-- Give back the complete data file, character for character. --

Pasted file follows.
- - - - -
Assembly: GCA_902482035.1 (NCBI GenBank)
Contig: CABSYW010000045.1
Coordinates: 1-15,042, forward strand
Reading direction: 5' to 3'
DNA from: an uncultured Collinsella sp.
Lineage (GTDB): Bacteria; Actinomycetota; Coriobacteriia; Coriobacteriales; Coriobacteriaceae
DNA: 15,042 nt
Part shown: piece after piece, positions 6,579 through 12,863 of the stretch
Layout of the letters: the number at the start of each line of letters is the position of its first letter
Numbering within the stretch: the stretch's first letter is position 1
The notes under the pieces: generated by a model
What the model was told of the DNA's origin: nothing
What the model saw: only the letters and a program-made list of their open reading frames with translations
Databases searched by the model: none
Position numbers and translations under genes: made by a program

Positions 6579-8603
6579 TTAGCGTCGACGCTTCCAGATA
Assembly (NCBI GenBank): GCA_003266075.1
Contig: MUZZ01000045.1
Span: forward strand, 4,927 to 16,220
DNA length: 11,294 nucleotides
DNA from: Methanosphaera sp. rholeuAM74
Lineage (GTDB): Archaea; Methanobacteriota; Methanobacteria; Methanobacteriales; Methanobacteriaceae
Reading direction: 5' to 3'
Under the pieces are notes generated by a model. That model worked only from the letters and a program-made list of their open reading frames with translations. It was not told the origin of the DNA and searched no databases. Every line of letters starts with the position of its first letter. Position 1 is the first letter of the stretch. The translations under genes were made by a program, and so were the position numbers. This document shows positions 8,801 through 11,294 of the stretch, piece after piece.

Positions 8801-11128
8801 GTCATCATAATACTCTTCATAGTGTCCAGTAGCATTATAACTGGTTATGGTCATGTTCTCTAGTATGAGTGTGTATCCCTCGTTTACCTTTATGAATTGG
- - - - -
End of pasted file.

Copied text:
Assembly: GCA_902482035.1 (NCBI GenBank)
Contig: CABSYW010000045.1
Coordinates: 1-15,042, forward strand
Reading direction: 5' to 3'
DNA from: an uncultured Collinsella sp.
Lineage (GTDB): Bacteria; Actinomycetota; Coriobacteriia; Coriobacteriales; Coriobacteriaceae
DNA: 15,042 nt
Part shown: piece after piece, positions 6,579 through 12,863 of the stretch
Layout of the letters: the number at the start of each line of letters is the position of its first letter
Numbering within the stretch: the stretch's first letter is position 1
The notes under the pieces: generated by a model
What the model was told of the DNA's origin: nothing
What the model saw: only the letters and a program-made list of their open reading frames with translations
Databases searched by the model: none
Position numbers and translations under genes: made by a program

Positions 6579-8603
6579 TTAGCGTCGACGCTTCCAGATA
Assembly (NCBI GenBank): GCA_003266075.1
Contig: MUZZ01000045.1
Span: forward strand, 4,927 to 16,220
DNA length: 11,294 nucleotides
DNA from: Methanosphaera sp. rholeuAM74
Lineage (GTDB): Archaea; Methanobacteriota; Methanobacteria; Methanobacteriales; Methanobacteriaceae
Reading direction: 5' to 3'
Under the pieces are notes generated by a model. That model worked only from the letters and a program-made list of their open reading frames with translations. It was not told the origin of the DNA and searched no databases. Every line of letters starts with the position of its first letter. Position 1 is the first letter of the stretch. The translations under genes were made by a program, and so were the position numbers. This document shows positions 8,801 through 11,294 of the stretch, piece after piece.

Positions 8801-11128
8801 GTCATCATAATACTCTTCATAGTGTCCAGTAGCATTATAACTGGTTATGGTCATGTTCTCTAGTATGAGTGTGTATCCCTCGTTTACCTTTATGAATTGG